April’s smiling at her, a combination of soft and like she’s trying not to laugh.
“Don’t laugh at me!” Sterling says, for some reason all of twelve.
“I’m not laughing at you,” April says, laughing at her. She schools her features. “I’m sorry, it’s just - I just love how much you care about this show. It’s so… you.”
“It’s not just the show. It’s just - this was what - you asked me to hang out to watch it last year. And it just felt so huge. And now it’s ending. I hate endings.”
“Just because this show is ending, doesn't mean…” April trails off, looking as if she’s considering something. “Give me 10 seconds.”
And then she’s off to the bedroom, leaving Sterling a little stunned. She wipes her eyes, feeling a little silly for crying over the concept of a television series ending, even though she’s lost count of how many times she’s actually cried at Buffy at this point. She takes a deep breath. She can get it together.
Then April’s back, looking a little out of breath, hands behind her back.
“I had a plan,” she says cryptically.
“What?” Sterling asks, “for finishing Buffy?”
“No, you idiot. For doing this whole, um, well, okay - the thing is-”
Sterling just stares at her. April is flustered. April doesn’t get flustered.
“The thing is?” Sterling prompts, very much charmed and also confused by whatever’s going on.
April comes to sit on the couch next to Sterling, but she’s practically vibrating with energy.
“The thing is,” she repeats unsteadily, “the thing is, Sterling, that you hate endings.”
“And don’t get me wrong, I do love Buffy the Vampire Slayer, but the good things, the big things, the important earth-shattering things that we didn’t think were ever possible - none of that ever has to end.”
Something starts in Sterling’s chest, something that she can’t quite name, hope and anticipation and joy that maybe April is implying what Sterling thinks she’s implying.
“And I know we’ve been together for less than a year, even though we’ve been telling people we’re together for more than a year now, but honestly, Sterling, I’ve spent two thirds of my life in love with you, so - so who the fuck cares how long we’ve been together? I just know that I never want it to end.”
Then, like in slow motion, April is dropping from the couch down to a knee and there’s a box and a ring coming out from behind her back and fuck, if Sterling thought she was emotionally compromised by some TV show, it’s nothing compared to the sight in front of her. To April fucking Stevens kneeling in their apartment, wearing a god damn Columbia sweatshirt and glasses and looking up at Sterling like she is the most important person in the world.
“April,” she manages to get out, voice cracking on the world, tears already gathering in her eyes.
“Sterling,” April says gently, hand not holding the ring (the ring) reaching up to wipe away her tears. “Marry me?”
And the answer is, of course, of course, I’ve loved you for so many years, but so much is rising Sterling’s chest that all she manages is, “shut the fuck up.”
April just grins up at her.
“I was hoping for a ‘yes,’ but I’m willing to work with-”
“Oh my god, yes, April, of course, you asshole, I love you so much.”
Then April’s grin grows impossibly wider and she’s putting the ring on Sterling’s finger with soft and steady hands, before her hands move to cup Sterling’s face, to kiss her tears away, to hold her close.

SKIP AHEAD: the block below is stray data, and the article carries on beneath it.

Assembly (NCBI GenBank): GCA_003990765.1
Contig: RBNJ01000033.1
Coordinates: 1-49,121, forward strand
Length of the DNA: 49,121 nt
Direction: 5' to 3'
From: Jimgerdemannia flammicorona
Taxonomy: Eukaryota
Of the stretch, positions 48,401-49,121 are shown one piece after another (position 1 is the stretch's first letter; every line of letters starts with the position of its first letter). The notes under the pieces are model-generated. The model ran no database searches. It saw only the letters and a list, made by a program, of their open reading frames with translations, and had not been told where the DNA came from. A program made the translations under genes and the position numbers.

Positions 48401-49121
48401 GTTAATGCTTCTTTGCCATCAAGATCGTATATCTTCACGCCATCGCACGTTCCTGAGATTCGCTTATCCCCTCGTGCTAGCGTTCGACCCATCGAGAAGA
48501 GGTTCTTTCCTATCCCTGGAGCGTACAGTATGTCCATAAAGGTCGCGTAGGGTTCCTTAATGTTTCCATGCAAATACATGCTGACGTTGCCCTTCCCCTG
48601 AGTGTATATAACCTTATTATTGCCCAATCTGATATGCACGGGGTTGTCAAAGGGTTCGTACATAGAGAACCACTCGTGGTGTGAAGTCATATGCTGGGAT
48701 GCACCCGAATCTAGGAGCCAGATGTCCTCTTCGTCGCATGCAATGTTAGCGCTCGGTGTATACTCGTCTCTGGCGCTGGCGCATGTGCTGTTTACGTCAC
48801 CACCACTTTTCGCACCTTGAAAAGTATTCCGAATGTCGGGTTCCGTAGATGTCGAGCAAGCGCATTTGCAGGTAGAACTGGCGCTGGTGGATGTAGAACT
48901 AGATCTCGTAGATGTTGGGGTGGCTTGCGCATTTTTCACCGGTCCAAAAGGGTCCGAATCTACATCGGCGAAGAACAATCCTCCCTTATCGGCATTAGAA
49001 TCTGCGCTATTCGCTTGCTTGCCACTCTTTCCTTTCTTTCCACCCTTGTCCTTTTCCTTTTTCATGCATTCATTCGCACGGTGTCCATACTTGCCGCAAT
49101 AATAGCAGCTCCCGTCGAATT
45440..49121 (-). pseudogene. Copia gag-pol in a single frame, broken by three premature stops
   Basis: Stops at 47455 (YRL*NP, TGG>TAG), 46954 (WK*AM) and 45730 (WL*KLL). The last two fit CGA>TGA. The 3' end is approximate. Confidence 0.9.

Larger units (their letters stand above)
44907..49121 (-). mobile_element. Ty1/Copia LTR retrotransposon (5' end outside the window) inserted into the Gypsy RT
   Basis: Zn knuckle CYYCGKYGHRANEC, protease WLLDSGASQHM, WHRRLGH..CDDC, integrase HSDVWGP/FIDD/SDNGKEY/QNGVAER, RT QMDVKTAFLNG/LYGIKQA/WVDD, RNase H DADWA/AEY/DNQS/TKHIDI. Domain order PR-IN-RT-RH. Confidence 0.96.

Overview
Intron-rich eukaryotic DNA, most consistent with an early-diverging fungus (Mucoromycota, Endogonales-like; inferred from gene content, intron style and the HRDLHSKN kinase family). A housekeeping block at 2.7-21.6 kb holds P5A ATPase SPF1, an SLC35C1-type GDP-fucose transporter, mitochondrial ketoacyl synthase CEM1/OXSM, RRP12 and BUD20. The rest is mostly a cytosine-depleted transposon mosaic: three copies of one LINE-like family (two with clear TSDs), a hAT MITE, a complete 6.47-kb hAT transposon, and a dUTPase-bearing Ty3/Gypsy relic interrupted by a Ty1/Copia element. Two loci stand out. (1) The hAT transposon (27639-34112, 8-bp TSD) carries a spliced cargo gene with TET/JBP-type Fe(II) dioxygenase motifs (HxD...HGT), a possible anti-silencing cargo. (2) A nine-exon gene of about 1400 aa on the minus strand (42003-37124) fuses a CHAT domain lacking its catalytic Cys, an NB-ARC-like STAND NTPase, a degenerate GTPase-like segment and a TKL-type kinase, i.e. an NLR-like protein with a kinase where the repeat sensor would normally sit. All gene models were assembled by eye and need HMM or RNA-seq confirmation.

Sterling lets herself sink into April’s embrace, tries to remember how to breathe with this much joy pounding in her chest, with the knowledge that this is real, that this is all real, that this is the same April who laughed with her late into the night at sleepovers, the same April who opened up something unheard of in her when she was sixteen, who has spent the last year making Sterling’s world the best version of it it can be, that April is holding her and whispering her love and telling Sterling she wants this to be forever.
“Where’d you get the ring?” Sterling asks, once she can form sentences again, staring down at her hand. “When did you get the ring?”
“Your mom, actually.”
“On Christmas morning, we were both up early and she just goes-” April puts on a stunningly accurate impression of Debbie “‘-oh, hun, let me grab you something real quick,’ so casual, that I thought it was going to be a book or something, but she comes back with this box and starts telling me about how she had such a complex relationship with her parents, but when they passed, she kept her mother’s engagement ring to pass it down to you or Blair and that she - that she saw the way we were together and thought I should probably hold onto it.” April swallows a little. “Six months, in and she knew, she - she - trusted me with this and so… well, here we are.”
Sterling is crying again, unsure if she ever stopped.
“Wow,” she manages. “That’s - wow.”
“She’s pretty great, your mom.”
“She’s yours too,” Sterling says with a smile. “If - well - when -” she gestures helplessly at the ring on her finger, still not great at talking. “My family is your family too now, even if we weren’t - even if you didn’t just propose, you know that, right?”
“I know that,” April says, crying freely too at this point. “Of course I know that, my love.”
And she proves it, a few minutes later, when they are both slightly more composed and April’s first thought is, “oh my god, you have to call Blair.”
And then Sterling starts crying again because April just knows her, knows that the first thing she wants to do is always call her sister.
“Okay, maybe we wait on calling Blair until you can speak again.”
Sterling just nods tearfully, leaning back into April’s arms. April kisses the top of her head, smooths her hair back, holds her as long as she needs. Because she’s April. Her April. Her fiance. The thought makes Sterling start crying again, laughing a bit this time too. April chuckles into her hair.
“We’re never going to finish Buffy, are we?”
“We will.” Sterling leans up to kiss the underside of April’s jaw. “We just have the rest of our lives to do it, now, don’t we?”